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Eating Meat: The Moral Question


Confit

This brief discussion of moral questions about eating meat was published on Kimberly Hartke’s blog December 8, 2009, under the title “What to Tell Vegetarians Who Say Eating Meat is Immoral”.


In an online discussion group in which I participate, I recently made some comments about sourcing all my meats either in my backyard or locally, from farmers I know personally, in order to avoid supporting the feeding of antibiotics to the animals I eat. Someone, perhaps a diehard vegan, challenged me regarding the legitimacy of eating meat at all. The following meditation expands on what I replied to her question:

Have you ever killed and butchered an animal so you could eat it? Ever looked into its eyes as it died so you could eat meat? ~JB

My response: Ah, yes, this one is supposed to be the showstopper, isn’t it? I’m supposed to hang my head and admit, that, no, I’ve never killed an animal whose flesh I’m going to eat—I hire that out with the dollar bill I plunk down at the supermarket check-out, but I’d rather not think that shrink-wrapped package has anything to do with a once-living animal. Or I’m supposed to shuffle my feet in embarrassment and admit that, yes, I’ve slaughtered animals, and I’m ashamed of it, because obviously avoiding doing so would be the morally superior thing to do.

Butchering-killing-cone

Life and Death

So be advised first of all who you’re talking to, friend: I’m a homesteader with chickenshit on his boots and decades of experience putting much of his own food on his table. Yes, I have killed and butchered many animals who have graced my table (couple of thousand fowl of all types, many kid goats, a few lambs, squirrels, and groundhogs). And yes, I always make it a point to look in the eyes of that dying animal—I do not want to hide from the painful tragedy of what I am doing: killing a beautiful animal for food.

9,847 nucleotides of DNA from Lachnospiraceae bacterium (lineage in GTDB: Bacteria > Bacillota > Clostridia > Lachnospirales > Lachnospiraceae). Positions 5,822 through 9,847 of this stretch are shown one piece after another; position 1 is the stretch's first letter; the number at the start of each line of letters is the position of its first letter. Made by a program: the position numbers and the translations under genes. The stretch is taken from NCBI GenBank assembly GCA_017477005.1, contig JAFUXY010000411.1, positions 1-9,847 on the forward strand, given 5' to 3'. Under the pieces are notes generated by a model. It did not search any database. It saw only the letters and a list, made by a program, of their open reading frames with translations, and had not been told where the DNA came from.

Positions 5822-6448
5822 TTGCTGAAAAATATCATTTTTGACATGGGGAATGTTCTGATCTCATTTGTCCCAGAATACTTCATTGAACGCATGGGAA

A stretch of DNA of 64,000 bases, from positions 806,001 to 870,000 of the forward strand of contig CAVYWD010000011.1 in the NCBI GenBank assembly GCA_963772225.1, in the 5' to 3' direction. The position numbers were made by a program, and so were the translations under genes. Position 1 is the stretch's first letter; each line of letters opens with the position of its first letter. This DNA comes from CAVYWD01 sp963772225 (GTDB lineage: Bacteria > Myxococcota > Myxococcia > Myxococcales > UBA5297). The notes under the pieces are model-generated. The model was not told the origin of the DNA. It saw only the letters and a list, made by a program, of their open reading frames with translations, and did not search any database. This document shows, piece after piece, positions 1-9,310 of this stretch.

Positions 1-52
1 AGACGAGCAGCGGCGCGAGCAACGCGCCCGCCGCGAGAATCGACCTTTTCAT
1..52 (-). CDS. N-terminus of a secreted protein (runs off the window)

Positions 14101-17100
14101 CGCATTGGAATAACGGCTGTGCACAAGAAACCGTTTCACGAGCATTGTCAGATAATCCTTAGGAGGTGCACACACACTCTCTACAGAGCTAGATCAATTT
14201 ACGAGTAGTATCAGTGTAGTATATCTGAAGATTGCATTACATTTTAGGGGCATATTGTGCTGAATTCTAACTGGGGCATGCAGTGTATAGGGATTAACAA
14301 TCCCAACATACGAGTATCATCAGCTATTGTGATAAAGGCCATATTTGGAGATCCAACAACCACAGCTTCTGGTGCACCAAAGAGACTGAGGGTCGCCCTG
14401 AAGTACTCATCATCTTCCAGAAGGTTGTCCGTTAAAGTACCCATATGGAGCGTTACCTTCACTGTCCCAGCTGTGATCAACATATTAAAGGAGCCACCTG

And no, I do not cede the moral high ground to anyone who assumes she is more completely avoiding unnecessary suffering of living beings because she does not wield a butcher knife.

Where you and I probably disagree most is this: While no one would claim that the wolf is being immoral when he catches and eats the rabbit, you probably assume that for me, a human being, eating meat is merely an option which I (selfishly) choose by preference—and I could just as easily satisfy my dietary needs with a strictly plant-based diet. Well, I do not see my eating of animals as merely optional. Based on extensive research on the matter, I believe that animal proteins, and especially high quality fats (and the fat-soluble vitamins they either contain or enhance), are essential for optimal health. Thus “kill and eat” is as imperative for me as for the wolf.